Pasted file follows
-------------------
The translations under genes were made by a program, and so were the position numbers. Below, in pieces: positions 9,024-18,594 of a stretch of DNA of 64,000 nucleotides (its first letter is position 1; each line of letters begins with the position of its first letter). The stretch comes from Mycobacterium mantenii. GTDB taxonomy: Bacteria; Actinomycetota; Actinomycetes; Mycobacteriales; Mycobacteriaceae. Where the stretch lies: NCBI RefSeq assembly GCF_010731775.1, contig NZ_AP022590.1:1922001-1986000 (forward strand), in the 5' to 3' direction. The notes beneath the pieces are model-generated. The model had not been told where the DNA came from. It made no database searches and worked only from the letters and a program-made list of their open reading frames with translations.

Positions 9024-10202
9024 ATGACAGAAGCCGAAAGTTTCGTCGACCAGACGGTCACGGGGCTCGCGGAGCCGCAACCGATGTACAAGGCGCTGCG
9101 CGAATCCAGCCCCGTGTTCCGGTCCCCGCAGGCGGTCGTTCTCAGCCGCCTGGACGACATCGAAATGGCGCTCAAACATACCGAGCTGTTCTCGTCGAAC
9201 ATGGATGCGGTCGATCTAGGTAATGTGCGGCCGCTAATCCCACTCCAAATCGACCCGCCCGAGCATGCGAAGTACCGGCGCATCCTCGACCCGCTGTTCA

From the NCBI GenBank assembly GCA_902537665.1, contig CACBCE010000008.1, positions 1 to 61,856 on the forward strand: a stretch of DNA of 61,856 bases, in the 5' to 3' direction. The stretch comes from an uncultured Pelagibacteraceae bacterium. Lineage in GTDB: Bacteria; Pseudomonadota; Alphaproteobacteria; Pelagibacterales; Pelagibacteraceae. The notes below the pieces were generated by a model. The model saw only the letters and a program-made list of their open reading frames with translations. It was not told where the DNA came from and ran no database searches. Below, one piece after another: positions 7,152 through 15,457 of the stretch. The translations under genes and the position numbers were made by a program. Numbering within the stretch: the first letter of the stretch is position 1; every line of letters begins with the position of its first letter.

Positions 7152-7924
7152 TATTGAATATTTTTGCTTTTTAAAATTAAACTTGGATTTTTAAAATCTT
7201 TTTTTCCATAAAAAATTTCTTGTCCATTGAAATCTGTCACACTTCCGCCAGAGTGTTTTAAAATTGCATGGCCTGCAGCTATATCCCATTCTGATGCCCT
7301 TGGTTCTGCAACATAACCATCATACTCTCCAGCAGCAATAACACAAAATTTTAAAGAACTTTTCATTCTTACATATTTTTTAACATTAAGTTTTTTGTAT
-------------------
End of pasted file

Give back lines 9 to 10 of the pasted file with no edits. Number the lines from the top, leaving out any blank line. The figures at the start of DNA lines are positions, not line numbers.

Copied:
7201 TTTTTCCATAAAAAATTTCTTGTCCATTGAAATCTGTCACACTTCCGCCAGAGTGTTTTAAAATTGCATGGCCTGCAGCTATATCCCATTCTGATGCCCT
7301 TGGTTCTGCAACATAACCATCATACTCTCCAGCAGCAATAACACAAAATTTTAAAGAACTTTTCATTCTTACATATTTTTTAACATTAAGTTTTTTGTAT